Despite having a name that sounds like the most feared shot in golf, Cape Schanck on Australia’s Mornington Peninsula turned out to be more sweet-spot than socket, writes Danny Bowerin…
Shank. The whisper of it strikes fear into a golfer’s heart.
I didn’t like the sound of it. Cape Schanck.
Surely it wouldn’t end well.
Why would any sane golfer play a course with a name that sounds like s***k?
We should have given it a code name.
Something easy to remember, something like Mornington Peninsula Golf Course or MPGC?
It wouldn’t have worked.
Peninsula is Golfer’s Paradise
So packed full of fantastic golf courses is the peninsula where Cape Schanck sits – around an hour’s drive from the city of Melbourne in Victoria- that you’d quickly get lost and confused asking locals for directions, if you couldn’t bring yourself to say the “S” word.
On its doorstep you will find The National, The Dunes, Eagle Ridge and Moonah Links to name just a handful.
It’s golfing country alright and it’s magnificent.
Royally good drive
The Cape Schanck Resort is run by the Royal Automobile Club of Victoria (RACV). Its golf course is consistently appears in Australia’s Top 100 and was opened by Greg Norman in 1986.
You quickly forget its chilling name when you encounter some of the most spectacular views you can imagine on a golf course – over Bass Strait andPort Phillip Bay.
Course design aficionados will know the name Robert Trent Jones Junior, and the great man remains proud of this intricate layout to this day.
He has other masterpieces in Australia- next door at The National and Coolum in Queensland are probably the two best known.
Unbeatable value golf
Cape Schanck also just happens to be one of the best value places in Australia to play golf.
RACV members, of which there are around two million, can play at Cape Schanck for just $42 at weekends. The general public pays $54 and, whichever way you look at it, it’s a bargain.
The greens are undulating, smooth and in immaculate condition. Not to mention huge.
The bunkers are cavernous and the fairways are beautifully tree lined.
The course itself isn’t long, but it’s a test.
I loved that it made me think carefully on almost every shot. It’s Par 70 but it’s unmistakably a championship golf course.
Looks easy plays tough
Peter Tate, the welcoming Head Professional at Cape Schanck, said: “People expect the best players to tear it apart, but they rarely do.”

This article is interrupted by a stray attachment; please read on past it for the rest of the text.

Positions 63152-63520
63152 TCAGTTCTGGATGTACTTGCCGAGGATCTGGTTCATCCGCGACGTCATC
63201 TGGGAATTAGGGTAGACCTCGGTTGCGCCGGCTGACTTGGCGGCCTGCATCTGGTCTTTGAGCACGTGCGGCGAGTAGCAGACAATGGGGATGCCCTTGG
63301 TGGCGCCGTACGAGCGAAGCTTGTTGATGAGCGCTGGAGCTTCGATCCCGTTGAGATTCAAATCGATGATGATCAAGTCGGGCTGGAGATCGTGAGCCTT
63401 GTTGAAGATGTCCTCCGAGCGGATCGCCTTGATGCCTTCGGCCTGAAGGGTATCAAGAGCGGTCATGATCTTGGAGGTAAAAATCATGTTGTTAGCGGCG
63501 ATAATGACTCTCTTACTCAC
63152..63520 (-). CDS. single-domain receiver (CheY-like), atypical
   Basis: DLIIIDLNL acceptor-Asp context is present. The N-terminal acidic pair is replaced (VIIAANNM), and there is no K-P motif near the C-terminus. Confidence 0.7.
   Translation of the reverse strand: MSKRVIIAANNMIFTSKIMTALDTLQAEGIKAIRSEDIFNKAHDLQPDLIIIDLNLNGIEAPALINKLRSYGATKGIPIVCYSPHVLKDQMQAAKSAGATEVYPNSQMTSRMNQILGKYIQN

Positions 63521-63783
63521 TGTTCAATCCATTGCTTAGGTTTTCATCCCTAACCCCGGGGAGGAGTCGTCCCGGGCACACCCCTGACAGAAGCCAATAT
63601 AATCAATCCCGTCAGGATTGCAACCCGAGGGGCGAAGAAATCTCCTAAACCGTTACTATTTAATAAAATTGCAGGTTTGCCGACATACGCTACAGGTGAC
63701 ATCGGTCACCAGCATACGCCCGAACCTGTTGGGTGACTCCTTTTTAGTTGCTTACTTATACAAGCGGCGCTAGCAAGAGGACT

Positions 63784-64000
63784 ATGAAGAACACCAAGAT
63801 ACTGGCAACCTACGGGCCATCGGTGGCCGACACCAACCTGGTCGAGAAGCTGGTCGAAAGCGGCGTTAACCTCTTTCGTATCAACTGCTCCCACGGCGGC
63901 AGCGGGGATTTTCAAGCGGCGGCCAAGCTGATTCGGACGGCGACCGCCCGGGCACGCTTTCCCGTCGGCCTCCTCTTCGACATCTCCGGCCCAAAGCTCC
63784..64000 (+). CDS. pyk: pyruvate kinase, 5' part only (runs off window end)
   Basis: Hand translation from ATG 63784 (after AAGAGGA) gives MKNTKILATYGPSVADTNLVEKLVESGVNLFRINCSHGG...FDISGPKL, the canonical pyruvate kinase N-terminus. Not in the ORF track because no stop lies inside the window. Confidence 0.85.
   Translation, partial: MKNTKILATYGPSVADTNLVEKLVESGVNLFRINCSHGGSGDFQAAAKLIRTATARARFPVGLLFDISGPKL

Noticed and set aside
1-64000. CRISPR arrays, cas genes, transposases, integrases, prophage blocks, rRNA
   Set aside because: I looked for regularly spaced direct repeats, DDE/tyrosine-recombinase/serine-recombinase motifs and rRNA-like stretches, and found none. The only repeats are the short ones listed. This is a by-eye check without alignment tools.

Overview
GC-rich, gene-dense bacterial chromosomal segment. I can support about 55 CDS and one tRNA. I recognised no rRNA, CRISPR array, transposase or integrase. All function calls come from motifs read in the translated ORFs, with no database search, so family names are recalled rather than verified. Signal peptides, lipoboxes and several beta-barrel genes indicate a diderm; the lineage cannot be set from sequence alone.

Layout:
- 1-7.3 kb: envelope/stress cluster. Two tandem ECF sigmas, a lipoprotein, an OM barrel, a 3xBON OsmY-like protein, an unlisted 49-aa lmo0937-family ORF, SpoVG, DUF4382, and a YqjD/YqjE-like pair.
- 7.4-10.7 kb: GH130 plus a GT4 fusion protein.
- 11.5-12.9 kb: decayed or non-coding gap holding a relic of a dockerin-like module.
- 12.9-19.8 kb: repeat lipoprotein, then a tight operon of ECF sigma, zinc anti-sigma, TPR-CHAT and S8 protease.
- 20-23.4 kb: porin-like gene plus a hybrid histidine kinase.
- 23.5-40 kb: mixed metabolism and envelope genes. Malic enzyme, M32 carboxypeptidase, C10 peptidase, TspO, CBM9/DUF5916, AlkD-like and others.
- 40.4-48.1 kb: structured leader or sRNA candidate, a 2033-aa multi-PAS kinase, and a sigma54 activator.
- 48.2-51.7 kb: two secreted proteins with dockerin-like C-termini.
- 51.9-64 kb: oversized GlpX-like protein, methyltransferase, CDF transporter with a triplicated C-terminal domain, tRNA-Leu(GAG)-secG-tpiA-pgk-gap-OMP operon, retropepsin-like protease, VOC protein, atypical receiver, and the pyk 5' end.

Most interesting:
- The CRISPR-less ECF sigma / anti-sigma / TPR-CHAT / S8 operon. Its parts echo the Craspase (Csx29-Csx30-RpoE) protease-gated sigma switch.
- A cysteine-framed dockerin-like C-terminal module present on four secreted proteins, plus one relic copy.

At a recent professional event, the best score was just three under par.
Driver isn’t the right club off every tee on the Par 4s and Par 5s, and don’t be too pleased with yourself for hitting good tee shots on the Par 3s until you see the putts you can be left with.
I loved playing back-to-back Par 3s early on in the round (third and fourth), and the other highlight of the front nine was the sixth.
A gentle dogleg to the left which, after a good drive, left me only 77 yards to the hole.
I could easily hit the same drive tomorrow and have 140 yards to the pin.
At nearly 80 yards long, this slim green has three tiers and is truly unique. You have to see it to believe it.
Room for great view
Those views I mentioned start on the ninth tee and really scale the heights on thirteen and fourteen.
I hope you get a day like we did because it’s one of those places where you feel as if you are on top of the world looking down on the beauty of creation.
The 14th hole, a Par 3 played from an elevated tee, is spectacularly beautiful, whilst the fifteenth tee shot is among the tightest I have ever seen.
If you’re a low handicapper, you must play 14, 15, 16 and 17 off the back tees if you can, and see if you can knock it around the corner onto the green on the Par 4 18th.
Golf base camp for Mornington Peninsula
Cape Schanck has beautiful ocean views and spectacular coastal setting.
The resort is a great location from which to explore the 20+ courses on the peninsula.
High quality accommodation is situated on the edges of the golf course and there is a choice of rooms, suites and villas that offer stylish contemporary décor, private balconies and all modern conveniences.
It’s an ideal place to enjoy a post round glass of Pinot Noir from one of the many local wineries which are world renowned for Pinot production.
The iconic lighthouse at Cape Schanck sits proudly on the rocky headland overlooking the Western Port Bay and guides ships through one of the world’s most dangerous stretches of water into the safety of the harbour.
Off course you’ll find miles of rolling countryside to explore that is home to historic villages, wineries and passionate local food producers.
The Stay and Play Package at Cape Schanck offers two consecutive nights (Mon-Thurs) in a room with an ocean view, full buffet breakfast and a round of golf for two people on one day, including golf buggy, for $455 (AUS).
Peter informed us that they are building a new resort at Cape Schanck, with work expected to start in the next couple of years.
Whilst the Mornington Peninsula is full of golf courses, RACV clearly intends to be the premier resort.
With professionals on tour now regularly playing courses of 7,300 yards and more, Cape Schanck represents a refreshing change and feels like golf as it should be.
It presents opportunity.
Cape Schanck rewards accuracy, good course management and an imaginative short game. In my case, it’s a case of “two out of three ain’t bad.”
As shanks go, this is one you’ll want to hit.
Web: Cape Schanck Golf
A good resource for booking golf breaks on the MorningtonPeninsula is the Golf Mornington Peninsula website
If you liked this, you may like to read Paul Walker’s reader review of The Dunes links course on the Mornington Peninsula.